Dalton Town Hall Renovations On Time, On Budget
DALTON, Mass.—The renovation off Town Hall is running on time and on budget, Building Grounds Superintendent Patrick Pettit told the Select Board on Monday night.
The construction team did have to shut down for a day because of last week's storm.
The building was expected to be completely sealed by this past Tuesday and workers will also be setting up the staging in the opera house, or attic area, to commence work there.
The remainder of the week will consist of removing all of the ceiling tiles, installation, and lights.
Next week, crews will start removing the plaster in the opera house. The drywall contractor was in Town Hall on Monday to assess the work.
"Everybody's showing up like they're supposed to and as far as I can see everything is in place. There's just the prints with Cape Cod Builders, they just had to submit some drawings and their scope and now their permit. So, we've met all the permits, everything is in place and everything's moving on as scheduled," Pettit said.
The project has not yet had any major surprises so is currently on time with the budget.
If everything continues to go smoothly, the hope is that the clerk's office can be moved back in by July. The office gave the state the date July 22.
All the offices should be moved back in by mid-July or early September.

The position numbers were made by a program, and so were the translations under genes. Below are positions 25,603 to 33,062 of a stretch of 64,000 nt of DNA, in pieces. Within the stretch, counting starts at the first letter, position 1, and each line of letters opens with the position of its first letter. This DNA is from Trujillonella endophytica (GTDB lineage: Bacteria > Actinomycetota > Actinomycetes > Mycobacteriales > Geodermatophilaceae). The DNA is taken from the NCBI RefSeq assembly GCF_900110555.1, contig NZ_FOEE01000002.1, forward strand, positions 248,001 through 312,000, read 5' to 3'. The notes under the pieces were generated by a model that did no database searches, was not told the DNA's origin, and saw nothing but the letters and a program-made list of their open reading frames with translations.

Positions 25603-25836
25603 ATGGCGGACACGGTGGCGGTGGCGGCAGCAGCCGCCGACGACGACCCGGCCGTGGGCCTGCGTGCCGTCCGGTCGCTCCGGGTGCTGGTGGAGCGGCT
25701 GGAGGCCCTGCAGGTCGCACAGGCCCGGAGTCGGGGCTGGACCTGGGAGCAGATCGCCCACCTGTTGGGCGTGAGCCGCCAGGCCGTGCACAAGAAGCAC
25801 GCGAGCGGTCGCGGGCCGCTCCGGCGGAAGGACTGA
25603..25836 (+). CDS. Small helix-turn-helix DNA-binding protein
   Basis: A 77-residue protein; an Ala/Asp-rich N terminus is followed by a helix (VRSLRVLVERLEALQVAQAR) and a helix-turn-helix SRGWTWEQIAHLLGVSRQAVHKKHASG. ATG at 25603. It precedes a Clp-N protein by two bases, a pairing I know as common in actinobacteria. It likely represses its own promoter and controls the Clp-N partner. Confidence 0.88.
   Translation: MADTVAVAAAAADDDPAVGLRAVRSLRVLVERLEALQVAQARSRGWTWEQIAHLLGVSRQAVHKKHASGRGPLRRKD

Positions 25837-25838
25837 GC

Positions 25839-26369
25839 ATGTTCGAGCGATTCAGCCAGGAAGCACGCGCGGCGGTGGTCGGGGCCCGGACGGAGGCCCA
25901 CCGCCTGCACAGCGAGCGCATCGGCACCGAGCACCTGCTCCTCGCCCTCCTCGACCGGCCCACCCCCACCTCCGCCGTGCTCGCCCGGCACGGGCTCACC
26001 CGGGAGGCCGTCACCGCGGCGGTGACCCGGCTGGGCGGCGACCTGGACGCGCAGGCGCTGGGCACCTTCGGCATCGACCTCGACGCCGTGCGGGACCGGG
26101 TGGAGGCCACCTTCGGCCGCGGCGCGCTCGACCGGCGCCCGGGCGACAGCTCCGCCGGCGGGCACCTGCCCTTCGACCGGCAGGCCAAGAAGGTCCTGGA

Two years, ago the town approved a $500,000 renovation that would improve the 1893 building's structure, electricity, and asbestos abatement, as well as other aspects of the building.
Over the years the scope of the renovation had increased to include structural restoration that would create more office space in the attic for storage or additional offices.
The project underwent multiple visionings to determine what should be done during the renovation, including the consideration of an elevator to make the building handicap accessible.
It was then discovered that if the town were to go through with creating more office space, it would also be required to make the entire building accessible.
As the project grew so did the costs. With the additional costs and the uncertainty of what would arise during the renovation the Select Board decided to "tap the brakes' on the project.
The board decided it would be more cost-effective to carry on with the original renovation plan that would solely focus on abating the asbestos to make the building safe for employees and visitors.
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